Climate change makes Antarctic summers… cooler

Forty years of global warming have made East Antarctic summers even shorter and more miserably colder than they already were. (Save the wilderness — burn coal now?)

East Antarctica is the vast mass of the Antarctic plateau which was, in theory, going to melt. If that three kilometer thick block of ice isn’t going to melt in summer, when exactly will it?

Remember when the poles were meant to amplify man-made global warming?


These graphs come from a paper that Kenneth Richard at NoTricksZone found. The authors Hsu et al think the cooling trend has a natural explanation (but if it had been warming, of course,  no one would have asked that question). Hsu at al estimate that 20-40% of the trend is due to the Madden-Julian oscillation (MJO). And maybe it is, but they use climate models we know are broken. Curiously they predict the East Antarctic will keep cooling — which may be a first (for the models).

For what it’s worth the MJO is a massive convective atmospheric blob that rains its way from west to east across the Indian and then into the Pacific travelling east at 20 kilometers per hour or so. Over a couple of months it does a lap of the earth. Apparently it has a profound influence on both sides of the world — driving cold winter spells as far away as Canada and the US, and possibly, who knows, in Antarctica too.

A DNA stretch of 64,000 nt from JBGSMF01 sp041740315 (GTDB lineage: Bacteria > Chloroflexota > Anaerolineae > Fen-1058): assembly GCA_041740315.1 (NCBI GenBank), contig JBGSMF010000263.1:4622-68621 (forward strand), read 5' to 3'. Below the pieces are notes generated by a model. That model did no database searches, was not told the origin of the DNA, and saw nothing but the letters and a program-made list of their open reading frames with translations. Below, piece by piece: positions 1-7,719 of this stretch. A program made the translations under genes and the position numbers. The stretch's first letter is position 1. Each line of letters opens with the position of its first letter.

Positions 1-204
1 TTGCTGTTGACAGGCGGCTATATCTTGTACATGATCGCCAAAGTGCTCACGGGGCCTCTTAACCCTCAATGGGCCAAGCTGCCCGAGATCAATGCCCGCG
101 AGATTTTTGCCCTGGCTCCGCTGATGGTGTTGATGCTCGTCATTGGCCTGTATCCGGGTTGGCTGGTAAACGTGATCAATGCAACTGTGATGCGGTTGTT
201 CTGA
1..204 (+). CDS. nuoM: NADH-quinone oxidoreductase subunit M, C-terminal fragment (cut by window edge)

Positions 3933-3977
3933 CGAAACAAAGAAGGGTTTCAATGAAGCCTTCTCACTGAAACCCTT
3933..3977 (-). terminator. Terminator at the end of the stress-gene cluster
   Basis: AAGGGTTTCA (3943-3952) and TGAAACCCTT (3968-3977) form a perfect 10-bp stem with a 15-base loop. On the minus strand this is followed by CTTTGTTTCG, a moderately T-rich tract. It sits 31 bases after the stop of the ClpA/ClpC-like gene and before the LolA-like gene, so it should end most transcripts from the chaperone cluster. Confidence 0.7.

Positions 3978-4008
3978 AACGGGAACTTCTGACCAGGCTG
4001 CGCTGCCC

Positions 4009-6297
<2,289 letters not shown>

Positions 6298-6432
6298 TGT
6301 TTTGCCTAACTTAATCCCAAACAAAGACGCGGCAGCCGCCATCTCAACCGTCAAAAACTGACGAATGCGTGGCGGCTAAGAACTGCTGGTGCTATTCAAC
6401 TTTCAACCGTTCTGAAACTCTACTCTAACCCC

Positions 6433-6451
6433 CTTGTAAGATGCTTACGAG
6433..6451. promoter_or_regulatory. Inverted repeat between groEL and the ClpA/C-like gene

But as it happens, the parts of Antarctica that were warming are mostly in West Antarctica and are sitting on top of a chain of volcanoes. The media never seem to mention that.


Hsu et al (2021) East Antarctic cooling induced by decadal changes in Madden-Julian oscillation during austral summer, Vol. 7, no. 26, eabf9903
DOI: 10.1126/sciadv.abf9903


July 15, 2021 at 12:05PM

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